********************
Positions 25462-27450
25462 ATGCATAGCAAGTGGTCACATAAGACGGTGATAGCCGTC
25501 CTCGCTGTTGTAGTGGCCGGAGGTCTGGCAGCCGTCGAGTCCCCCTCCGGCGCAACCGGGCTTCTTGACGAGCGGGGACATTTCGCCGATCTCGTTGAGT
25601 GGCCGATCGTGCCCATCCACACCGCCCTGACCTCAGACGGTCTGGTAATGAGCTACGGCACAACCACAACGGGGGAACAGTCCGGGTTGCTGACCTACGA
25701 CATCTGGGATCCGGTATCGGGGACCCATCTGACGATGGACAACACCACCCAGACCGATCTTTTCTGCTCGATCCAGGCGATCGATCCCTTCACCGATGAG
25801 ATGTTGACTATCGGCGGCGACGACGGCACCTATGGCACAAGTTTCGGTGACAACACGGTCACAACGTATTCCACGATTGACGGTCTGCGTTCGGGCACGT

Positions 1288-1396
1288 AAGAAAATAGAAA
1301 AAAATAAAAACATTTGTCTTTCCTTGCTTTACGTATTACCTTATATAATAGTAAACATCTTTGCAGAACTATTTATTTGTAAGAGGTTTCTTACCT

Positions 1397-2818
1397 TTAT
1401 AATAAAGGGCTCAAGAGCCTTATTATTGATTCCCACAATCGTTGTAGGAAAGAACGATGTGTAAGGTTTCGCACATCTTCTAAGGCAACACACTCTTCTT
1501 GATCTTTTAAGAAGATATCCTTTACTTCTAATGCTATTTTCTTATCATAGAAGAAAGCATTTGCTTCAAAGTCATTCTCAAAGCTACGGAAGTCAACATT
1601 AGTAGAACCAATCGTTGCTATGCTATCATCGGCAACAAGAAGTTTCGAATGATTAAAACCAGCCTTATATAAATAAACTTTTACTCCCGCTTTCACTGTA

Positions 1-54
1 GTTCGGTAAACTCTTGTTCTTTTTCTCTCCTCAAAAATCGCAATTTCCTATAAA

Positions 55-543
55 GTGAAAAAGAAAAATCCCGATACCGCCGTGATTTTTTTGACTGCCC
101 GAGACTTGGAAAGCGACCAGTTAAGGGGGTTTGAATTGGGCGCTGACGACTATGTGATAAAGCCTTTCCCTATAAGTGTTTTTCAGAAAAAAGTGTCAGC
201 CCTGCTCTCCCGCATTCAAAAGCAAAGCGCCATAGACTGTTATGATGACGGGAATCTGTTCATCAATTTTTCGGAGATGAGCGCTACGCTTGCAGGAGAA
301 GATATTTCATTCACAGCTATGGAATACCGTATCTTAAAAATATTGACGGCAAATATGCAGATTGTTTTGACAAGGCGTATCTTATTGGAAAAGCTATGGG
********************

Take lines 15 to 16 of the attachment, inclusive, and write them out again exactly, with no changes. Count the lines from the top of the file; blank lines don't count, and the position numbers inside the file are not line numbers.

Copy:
Positions 1-54
1 GTTCGGTAAACTCTTGTTCTTTTTCTCTCCTCAAAAATCGCAATTTCCTATAAA